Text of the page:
Internet Security--A Plan of Attack
In the worst case scenario, a company begins to address these issues only after an attack has occurred.
In that situation, Danahy says, CEOs need to run damage control by asking their IT managers even harder questions:
When did this happen? Exactly what happened?
"If the administrator cannot pinpoint exactly when and how the attack occurred, more monitoring and checking are necessary," Danahy asserts.
How quickly can you clean up?
"Good planning and replication should make cleanup a fairly speedy process," Danahy opines. "If the restoration takes days, then better release engineering, planning and backups are needed."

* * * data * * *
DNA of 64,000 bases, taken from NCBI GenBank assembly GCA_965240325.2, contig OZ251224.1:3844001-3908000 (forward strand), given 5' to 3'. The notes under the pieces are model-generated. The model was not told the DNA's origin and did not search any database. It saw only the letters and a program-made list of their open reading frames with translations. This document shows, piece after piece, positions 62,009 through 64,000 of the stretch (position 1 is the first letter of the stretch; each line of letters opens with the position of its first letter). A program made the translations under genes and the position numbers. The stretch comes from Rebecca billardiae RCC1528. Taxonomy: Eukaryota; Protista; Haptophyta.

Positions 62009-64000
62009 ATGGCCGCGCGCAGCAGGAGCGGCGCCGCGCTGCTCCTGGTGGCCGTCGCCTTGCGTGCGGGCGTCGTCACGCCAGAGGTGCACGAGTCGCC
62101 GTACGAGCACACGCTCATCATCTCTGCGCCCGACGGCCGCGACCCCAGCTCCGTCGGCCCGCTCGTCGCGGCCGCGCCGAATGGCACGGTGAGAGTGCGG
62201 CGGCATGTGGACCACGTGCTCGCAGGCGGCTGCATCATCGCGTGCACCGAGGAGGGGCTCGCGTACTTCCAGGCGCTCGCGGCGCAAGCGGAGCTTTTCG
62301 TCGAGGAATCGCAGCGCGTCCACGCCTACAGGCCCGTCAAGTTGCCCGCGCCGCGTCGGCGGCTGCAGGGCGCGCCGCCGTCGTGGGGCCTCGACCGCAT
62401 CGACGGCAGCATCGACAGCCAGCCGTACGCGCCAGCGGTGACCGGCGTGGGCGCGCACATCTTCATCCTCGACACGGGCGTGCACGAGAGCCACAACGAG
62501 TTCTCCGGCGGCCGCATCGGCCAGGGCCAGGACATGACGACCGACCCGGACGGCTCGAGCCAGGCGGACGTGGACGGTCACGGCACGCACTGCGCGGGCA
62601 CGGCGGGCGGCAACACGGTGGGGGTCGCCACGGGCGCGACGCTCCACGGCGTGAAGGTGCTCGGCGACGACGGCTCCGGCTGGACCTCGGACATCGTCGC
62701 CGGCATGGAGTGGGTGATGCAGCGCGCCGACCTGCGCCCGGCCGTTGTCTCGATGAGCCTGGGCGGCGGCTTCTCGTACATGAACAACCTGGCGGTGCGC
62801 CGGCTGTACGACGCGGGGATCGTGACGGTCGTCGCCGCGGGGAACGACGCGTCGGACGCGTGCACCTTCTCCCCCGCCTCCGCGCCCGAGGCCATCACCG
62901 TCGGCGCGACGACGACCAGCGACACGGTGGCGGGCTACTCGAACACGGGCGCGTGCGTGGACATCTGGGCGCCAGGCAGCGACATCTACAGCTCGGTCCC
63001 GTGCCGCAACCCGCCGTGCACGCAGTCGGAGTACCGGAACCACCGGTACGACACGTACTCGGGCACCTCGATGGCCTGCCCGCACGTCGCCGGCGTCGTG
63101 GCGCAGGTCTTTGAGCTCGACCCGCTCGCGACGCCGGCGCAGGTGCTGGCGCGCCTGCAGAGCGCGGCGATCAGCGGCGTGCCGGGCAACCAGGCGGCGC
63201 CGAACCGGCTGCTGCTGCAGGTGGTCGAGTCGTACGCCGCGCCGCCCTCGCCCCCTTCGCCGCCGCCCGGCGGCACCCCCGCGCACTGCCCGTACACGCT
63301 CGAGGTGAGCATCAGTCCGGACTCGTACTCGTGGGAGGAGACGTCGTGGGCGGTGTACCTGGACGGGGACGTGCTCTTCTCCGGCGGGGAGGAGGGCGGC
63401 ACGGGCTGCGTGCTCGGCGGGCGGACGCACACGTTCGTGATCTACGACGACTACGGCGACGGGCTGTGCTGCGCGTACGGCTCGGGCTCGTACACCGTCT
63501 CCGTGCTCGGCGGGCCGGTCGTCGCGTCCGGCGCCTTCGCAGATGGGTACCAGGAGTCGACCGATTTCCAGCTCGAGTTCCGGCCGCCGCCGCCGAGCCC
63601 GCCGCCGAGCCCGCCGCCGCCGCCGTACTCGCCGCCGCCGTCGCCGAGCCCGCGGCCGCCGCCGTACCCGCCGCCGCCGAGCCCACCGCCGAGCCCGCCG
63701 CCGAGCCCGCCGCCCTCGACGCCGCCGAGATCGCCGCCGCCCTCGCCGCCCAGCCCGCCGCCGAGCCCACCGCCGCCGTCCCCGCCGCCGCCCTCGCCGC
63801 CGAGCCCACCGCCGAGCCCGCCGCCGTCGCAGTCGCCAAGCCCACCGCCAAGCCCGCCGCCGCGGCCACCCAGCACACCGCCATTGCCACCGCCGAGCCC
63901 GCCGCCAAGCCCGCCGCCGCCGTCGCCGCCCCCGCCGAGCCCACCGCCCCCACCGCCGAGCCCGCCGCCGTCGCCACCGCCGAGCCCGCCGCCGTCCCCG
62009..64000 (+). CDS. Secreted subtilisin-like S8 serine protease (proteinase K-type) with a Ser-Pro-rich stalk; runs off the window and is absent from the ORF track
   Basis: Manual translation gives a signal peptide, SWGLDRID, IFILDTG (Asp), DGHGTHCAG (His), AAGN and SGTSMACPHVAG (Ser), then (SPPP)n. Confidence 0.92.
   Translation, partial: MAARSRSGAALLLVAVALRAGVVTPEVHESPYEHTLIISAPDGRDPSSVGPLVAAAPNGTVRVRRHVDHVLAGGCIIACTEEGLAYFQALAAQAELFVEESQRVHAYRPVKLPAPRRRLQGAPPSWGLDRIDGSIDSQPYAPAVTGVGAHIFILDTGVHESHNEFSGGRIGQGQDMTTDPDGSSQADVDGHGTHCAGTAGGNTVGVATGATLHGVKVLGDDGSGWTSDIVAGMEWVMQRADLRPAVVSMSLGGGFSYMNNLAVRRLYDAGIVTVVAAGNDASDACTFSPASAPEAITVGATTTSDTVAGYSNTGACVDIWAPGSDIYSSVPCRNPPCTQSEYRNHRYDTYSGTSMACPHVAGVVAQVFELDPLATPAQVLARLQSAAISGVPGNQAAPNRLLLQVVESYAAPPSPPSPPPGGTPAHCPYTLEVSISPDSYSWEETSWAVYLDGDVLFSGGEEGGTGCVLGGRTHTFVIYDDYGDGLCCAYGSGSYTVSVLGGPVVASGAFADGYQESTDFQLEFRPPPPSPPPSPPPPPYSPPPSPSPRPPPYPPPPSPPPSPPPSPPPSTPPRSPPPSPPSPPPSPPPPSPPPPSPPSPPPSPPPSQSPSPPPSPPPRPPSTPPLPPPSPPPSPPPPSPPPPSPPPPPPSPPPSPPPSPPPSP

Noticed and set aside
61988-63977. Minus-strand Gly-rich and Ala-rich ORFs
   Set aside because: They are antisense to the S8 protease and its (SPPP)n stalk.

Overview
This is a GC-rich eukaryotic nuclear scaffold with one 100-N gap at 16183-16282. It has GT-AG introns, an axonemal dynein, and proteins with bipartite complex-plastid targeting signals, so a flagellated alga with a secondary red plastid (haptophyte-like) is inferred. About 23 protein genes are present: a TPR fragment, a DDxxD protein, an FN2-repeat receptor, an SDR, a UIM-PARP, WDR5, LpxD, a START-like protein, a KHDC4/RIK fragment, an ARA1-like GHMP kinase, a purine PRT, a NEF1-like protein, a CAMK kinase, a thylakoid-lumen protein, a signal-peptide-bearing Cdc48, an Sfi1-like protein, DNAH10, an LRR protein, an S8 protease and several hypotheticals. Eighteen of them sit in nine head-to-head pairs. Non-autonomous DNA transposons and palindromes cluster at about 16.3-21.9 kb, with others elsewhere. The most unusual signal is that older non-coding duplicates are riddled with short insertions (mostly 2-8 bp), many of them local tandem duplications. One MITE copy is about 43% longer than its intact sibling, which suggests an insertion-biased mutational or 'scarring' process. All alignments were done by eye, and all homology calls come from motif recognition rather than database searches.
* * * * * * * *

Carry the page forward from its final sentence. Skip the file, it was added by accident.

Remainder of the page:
But everyone agrees that it is far better to prevent an attack in the first place.
"The biggest pitfall," Slotnick warns, "is to think of security as different from, and not tightly integrated with, the entire site. Security systems must be tied to the site at the most fundamental, elemental levels, usually beginning with the database schema design. Security cannot be thought of as separate from overall site reliability, performance and scalability. Security cannot be bolted on. Adding it later is almost guaranteed to require a site redesign."